Patients who completed MM only, were offered the full course of CBT at no cost from the study team or, if they preferred, were offered community referral(s). The cost of medication management and SRI medication was not provided in the open treatment. MM excellent responders (CY-BOCS ≤ 10) who did not choose open CBT were offered open CBT treatment (at no cost) if they relapsed within six months of ending acute treatment. Based on evaluation of clinical response using a clinician assigned CY-BOCS, excellent responders (CY-BOCS ≤ 10) to MM+CBT and MM+I-CBT received end-of-treatment recommendations based on their clinical status.
MM+I-CBT non-responders or partial responders (CY-BOCS > 10) were offered the full CBT protocol at no cost from the study team or, if they prefer, are offered community referral. The cost of medication management and SRI medication was not provided in open CBT treatment.
MM+CBT non-responders were referred to community care with specific end-of-treatment recommendations.
Referrals to treatment in the community were made from a standard referral list of providers with expertise in the care of pediatric OCD. To minimize site differences, the process was standardized across the three sites by using a debriefing script. Briefly, this script a) provided the family a chance to state any concerns or questions they had; b) provided a summary of progress, using clinical indicators; c) outlined the possible available treatment strategies, emphasizing those in the assigned treatment arm but also explaining the others; and d) made recommendations about appropriate continued treatment.
Adjunctive Services and Attrition Prevention (ASAP)
In a long-term trial, ethical and practical obligations require a mechanism for providing services to children and families that are not easily accounted for within the framework of protocol treatments [51, 52]. For example, an investigator may find it necessary to address a significant decline in functioning (as opposed to a lack of improvement), as in the case of a severe adverse reaction to medication or dangerousness to self or others. Regardless of the child's assigned treatment condition, children/families who experienced clinical worsening were provided within protocol adjunctive services as follows: two Adjunctive Services and Attrition Prevention (ASAP) sessions were available during acute treatment to provide supportive evaluation services to determine whether the child may remain in the study or other treatment was needed. ASAP sessions were used to prevent premature termination (investigator initiated protocol violation) and dropping out (withdrawal of consent). Sessions were provided by the child's study treatment provider (psychiatrist for MM and MM+I-CBT, psychologist for MM+CBT), and may have been carried out with the child's family. All ASAP procedures were reviewed/approved and documented by a cross-site ASAP panel. ASAP procedures, which provide for optimal sample maintenance and for ethical treatment, have been used successfully in previous multi-site trials [2, 51, 52]. From a data analytic standpoint, premature termination will be handled via the use of random regression (RR) models which permit estimation of changes in continuous repeated measures on both a population and subject-specific level, without necessitating last observation carried forward (LOCF) or exclusion of subjects with missing data in the dependent variable.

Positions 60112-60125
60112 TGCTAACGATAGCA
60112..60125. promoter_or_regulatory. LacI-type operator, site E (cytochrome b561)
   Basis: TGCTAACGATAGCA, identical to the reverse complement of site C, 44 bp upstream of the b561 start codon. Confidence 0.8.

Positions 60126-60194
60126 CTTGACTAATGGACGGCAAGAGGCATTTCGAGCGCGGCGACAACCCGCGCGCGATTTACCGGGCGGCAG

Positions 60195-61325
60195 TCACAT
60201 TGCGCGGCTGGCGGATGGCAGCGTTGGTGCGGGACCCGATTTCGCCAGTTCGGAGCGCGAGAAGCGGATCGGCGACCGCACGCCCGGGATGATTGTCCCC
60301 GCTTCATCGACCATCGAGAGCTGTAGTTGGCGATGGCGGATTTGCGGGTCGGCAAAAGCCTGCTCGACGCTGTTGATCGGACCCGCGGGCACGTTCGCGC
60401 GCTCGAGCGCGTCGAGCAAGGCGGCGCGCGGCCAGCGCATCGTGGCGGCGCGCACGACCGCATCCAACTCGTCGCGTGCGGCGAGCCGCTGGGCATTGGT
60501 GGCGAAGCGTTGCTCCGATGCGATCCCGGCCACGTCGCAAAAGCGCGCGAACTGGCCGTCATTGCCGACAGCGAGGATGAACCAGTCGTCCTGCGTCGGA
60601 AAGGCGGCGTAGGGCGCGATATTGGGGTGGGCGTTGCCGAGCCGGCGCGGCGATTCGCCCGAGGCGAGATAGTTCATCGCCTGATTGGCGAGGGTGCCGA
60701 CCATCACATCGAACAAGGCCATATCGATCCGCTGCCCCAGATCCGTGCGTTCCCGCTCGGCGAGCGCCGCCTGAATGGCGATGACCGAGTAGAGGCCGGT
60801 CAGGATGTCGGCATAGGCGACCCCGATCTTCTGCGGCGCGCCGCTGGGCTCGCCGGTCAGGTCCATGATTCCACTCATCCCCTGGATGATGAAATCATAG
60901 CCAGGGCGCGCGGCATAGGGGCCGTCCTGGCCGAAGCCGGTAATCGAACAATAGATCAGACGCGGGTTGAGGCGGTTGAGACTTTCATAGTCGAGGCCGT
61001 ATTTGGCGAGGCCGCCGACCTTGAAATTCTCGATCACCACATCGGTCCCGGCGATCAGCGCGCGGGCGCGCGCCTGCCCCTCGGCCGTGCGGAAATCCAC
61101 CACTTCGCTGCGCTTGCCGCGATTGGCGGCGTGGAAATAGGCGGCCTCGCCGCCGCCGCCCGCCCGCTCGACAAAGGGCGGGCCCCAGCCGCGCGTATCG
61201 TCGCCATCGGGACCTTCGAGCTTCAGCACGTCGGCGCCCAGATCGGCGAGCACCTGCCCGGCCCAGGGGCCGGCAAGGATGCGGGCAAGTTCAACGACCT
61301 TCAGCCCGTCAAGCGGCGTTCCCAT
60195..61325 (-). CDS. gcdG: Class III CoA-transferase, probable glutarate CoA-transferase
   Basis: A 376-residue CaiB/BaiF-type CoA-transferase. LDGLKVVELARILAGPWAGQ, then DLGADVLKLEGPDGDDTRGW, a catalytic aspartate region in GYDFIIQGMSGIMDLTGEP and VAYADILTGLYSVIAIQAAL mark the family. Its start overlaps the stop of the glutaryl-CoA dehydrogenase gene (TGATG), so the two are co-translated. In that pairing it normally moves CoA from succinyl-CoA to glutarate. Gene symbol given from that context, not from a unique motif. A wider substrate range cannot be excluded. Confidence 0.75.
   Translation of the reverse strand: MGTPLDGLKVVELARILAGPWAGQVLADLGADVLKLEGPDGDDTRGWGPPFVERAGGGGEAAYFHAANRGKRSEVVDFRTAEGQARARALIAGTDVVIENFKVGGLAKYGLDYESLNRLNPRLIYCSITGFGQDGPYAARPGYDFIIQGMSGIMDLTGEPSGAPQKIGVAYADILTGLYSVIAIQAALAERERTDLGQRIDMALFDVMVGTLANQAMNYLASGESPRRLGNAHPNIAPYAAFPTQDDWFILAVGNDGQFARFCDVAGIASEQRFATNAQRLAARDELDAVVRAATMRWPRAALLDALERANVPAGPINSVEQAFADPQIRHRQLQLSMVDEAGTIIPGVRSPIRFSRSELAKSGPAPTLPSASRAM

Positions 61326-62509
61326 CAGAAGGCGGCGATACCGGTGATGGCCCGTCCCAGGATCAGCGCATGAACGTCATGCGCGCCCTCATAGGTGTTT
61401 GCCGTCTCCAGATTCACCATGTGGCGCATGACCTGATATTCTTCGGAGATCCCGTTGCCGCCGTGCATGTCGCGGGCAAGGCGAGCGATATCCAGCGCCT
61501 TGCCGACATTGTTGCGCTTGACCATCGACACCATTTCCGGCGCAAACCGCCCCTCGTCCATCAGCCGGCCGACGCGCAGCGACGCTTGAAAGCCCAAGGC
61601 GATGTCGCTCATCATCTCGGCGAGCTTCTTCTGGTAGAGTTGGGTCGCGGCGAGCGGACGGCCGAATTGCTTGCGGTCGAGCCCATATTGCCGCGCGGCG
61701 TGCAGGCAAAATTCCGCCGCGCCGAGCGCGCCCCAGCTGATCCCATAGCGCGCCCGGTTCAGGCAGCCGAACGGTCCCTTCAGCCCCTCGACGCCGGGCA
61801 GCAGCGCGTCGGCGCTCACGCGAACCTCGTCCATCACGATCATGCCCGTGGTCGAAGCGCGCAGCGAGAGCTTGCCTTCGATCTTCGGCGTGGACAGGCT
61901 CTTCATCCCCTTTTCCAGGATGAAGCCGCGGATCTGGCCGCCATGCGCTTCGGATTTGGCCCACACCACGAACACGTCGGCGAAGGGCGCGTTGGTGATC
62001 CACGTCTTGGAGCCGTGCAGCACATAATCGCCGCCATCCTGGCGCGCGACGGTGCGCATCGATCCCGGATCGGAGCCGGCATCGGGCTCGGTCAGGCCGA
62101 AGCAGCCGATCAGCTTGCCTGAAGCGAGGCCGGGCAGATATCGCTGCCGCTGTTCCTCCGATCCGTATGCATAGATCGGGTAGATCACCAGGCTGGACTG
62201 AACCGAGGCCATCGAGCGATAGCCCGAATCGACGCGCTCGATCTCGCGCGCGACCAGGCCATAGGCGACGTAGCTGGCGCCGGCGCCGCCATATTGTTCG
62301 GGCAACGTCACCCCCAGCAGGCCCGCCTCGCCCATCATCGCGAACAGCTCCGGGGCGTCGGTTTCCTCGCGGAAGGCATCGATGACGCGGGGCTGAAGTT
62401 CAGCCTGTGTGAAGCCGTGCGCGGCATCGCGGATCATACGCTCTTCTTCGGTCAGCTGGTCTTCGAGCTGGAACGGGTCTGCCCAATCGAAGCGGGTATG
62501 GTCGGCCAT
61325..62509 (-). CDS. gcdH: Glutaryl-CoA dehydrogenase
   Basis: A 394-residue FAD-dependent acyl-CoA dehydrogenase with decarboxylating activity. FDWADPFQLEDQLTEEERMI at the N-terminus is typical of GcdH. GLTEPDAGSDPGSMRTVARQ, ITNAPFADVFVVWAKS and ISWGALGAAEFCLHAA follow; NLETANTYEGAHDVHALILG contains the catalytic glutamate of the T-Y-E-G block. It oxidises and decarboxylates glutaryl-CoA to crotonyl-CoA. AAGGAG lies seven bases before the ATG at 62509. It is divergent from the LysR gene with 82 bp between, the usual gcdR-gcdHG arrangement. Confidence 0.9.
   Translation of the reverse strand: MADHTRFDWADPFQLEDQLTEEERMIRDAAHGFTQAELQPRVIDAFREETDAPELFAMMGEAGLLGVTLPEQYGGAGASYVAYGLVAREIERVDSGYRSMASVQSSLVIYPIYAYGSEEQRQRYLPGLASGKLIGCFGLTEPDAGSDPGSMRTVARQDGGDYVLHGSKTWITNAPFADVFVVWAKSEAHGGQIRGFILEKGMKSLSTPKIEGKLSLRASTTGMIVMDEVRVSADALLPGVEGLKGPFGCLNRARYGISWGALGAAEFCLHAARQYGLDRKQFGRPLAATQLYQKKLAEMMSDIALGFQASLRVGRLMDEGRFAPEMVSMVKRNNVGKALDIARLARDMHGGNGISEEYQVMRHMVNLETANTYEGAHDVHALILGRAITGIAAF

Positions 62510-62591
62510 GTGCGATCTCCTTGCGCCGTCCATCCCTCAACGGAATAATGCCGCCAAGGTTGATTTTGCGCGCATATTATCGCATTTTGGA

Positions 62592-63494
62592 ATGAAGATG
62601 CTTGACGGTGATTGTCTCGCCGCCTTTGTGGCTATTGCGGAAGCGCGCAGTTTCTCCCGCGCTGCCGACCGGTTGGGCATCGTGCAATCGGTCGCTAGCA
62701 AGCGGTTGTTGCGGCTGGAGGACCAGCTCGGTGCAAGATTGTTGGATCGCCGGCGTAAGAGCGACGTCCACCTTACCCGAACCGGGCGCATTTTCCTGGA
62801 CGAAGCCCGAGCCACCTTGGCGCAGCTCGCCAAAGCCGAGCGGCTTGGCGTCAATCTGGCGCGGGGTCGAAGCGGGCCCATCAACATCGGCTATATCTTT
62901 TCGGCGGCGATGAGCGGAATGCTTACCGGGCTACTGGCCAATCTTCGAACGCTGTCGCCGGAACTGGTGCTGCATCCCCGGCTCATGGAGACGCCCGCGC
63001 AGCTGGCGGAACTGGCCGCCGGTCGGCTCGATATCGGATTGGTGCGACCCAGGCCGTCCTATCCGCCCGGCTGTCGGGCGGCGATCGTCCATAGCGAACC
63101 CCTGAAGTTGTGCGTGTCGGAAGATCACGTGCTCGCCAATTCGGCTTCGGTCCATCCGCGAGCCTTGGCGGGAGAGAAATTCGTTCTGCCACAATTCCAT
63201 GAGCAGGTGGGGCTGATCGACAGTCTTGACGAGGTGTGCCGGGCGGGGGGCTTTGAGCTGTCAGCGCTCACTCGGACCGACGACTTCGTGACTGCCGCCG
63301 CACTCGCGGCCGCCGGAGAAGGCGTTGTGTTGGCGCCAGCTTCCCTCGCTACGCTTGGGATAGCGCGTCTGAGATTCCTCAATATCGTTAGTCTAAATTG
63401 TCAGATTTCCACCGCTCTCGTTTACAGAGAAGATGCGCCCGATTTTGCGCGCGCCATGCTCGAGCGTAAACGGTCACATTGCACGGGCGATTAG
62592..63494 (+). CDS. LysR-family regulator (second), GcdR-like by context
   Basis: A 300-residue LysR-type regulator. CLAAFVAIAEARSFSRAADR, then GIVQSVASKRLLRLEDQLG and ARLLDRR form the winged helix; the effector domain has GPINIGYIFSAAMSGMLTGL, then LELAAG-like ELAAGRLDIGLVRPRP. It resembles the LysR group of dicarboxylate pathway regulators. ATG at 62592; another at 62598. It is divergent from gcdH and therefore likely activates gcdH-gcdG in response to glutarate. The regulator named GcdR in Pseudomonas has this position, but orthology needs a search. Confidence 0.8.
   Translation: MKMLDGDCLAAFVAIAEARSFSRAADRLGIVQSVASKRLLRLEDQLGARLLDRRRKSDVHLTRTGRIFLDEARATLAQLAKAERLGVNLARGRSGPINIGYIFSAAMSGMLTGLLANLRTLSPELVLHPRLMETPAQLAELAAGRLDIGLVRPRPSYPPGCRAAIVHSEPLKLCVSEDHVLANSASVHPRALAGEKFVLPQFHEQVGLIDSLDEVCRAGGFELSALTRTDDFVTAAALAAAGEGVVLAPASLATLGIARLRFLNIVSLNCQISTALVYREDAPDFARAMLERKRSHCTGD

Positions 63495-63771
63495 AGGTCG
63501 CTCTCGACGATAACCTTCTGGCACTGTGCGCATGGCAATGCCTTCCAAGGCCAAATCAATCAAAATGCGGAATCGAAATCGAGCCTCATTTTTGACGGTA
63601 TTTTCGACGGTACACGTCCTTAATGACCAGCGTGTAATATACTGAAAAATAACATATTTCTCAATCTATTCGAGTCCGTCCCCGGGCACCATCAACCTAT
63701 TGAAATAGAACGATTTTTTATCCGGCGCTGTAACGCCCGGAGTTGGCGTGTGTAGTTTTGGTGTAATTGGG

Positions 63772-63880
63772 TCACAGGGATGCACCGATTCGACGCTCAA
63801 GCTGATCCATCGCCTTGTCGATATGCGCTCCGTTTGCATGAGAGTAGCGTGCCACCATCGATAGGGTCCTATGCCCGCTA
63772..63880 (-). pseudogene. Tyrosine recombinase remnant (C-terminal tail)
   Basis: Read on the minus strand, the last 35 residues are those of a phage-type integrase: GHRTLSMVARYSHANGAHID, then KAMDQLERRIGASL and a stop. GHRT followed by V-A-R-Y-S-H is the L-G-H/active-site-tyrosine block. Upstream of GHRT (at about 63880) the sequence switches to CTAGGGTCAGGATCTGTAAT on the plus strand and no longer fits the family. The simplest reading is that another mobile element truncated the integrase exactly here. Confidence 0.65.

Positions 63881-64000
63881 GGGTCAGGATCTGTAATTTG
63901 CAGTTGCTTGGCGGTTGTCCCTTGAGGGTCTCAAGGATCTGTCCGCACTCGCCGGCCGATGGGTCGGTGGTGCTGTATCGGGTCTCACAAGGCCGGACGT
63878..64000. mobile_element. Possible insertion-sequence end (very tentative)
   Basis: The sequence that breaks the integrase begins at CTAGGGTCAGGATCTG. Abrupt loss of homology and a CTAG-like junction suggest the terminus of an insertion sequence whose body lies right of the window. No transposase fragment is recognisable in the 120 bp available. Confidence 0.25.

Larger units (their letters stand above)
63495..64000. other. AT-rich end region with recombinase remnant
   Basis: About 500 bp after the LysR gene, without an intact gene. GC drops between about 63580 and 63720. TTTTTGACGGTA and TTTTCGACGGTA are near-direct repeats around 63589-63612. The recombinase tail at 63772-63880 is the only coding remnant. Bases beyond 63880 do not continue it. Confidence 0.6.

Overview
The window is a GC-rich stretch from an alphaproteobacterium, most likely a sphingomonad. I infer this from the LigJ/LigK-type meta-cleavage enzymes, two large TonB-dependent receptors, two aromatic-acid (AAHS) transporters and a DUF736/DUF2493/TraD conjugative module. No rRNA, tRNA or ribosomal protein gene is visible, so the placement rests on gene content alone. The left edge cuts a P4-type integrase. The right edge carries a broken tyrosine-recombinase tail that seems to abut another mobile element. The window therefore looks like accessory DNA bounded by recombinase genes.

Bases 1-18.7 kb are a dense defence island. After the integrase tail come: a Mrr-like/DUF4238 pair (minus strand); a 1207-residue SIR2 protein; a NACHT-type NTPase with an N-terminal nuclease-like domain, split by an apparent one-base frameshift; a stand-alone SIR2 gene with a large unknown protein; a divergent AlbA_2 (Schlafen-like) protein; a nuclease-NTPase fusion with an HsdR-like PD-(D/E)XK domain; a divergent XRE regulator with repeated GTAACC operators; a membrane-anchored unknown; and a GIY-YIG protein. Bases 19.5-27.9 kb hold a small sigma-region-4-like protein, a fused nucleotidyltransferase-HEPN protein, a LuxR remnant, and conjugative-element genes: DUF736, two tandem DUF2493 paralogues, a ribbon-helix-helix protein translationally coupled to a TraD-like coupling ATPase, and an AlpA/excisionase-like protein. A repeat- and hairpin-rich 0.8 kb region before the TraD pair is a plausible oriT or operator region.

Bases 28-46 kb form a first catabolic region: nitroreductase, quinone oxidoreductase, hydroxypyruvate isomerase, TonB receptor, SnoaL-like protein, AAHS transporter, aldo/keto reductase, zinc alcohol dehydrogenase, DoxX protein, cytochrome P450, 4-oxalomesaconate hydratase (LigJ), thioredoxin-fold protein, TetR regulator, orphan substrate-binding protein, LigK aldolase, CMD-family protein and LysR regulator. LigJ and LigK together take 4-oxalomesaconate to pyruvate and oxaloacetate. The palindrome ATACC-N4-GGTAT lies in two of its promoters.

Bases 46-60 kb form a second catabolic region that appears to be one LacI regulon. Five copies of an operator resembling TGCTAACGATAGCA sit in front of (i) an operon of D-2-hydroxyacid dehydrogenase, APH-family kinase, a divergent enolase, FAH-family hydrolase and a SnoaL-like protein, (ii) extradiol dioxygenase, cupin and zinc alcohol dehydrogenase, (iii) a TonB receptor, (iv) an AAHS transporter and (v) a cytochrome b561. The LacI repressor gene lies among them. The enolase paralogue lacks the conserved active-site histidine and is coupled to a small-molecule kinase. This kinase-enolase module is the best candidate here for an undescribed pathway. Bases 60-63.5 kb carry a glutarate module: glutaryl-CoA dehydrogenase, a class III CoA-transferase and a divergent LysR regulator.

Sample size and randomization
The total "n" and the group sample sizes were driven by power requirements. Using a conventional definition of responder as those who achieve at least a 30% reduction on the CY-BOCS; we estimated response rates of 70%, 40%, and 10% for MM+CBT, MM+I-CBT, and MM, respectively. The 30% difference in response rates is defined as a difference in the probability of normalization (CY-BOCS less than or = to 10, not a change score of 30%) as the threshold of clinically meaningful difference for purposes of power calculations. Based on data from POTS I, we estimated a modest response for MM alone (10%) and added 30% to that to come up with an expected 40% response rate for ICBT and added another 30% to come up with the response rate for CBT.
Accordingly, a two group X2 test with a 0.050 two-sided significance level would have 80% power to detect the difference between a Group 1 proportion of 0.600 and a Group 2 proportion of 0.300 (odds ratio of 0.286) when the sample size in each group was 42 and the total sample size was approximately 130. To allow for 15% drop outs in intent-to-treat analyses in which all subjects' data are included, we elected a sample size of 150, and expect to complete the trial at a total "n" of approximately 140 subjects. The expected drop out rates were based on data from POTS I in which only 15 of 112 patients (13%) dropped out . Given that we will be using more powerful mixed effect regression models for scalar outcomes and generalized estimating equations for categorical outcomes, power should be sufficient to detect a clinically meaningful effect if one is present.
Using a list created prior to study initiation, randomization was done at the subject level at each site. The actual procedure, which was monitored by the Data Center at Duke, was a stratified randomization on site alone, with randomized permuted blocking (on age, gender, and severity of clinical presentation) within each stratum . Subjects were considered randomized when they learned of their assignment to condition after the baseline assessment. Subjects who dropped out prior to randomization will not be included in data analyses.
Data management and analysis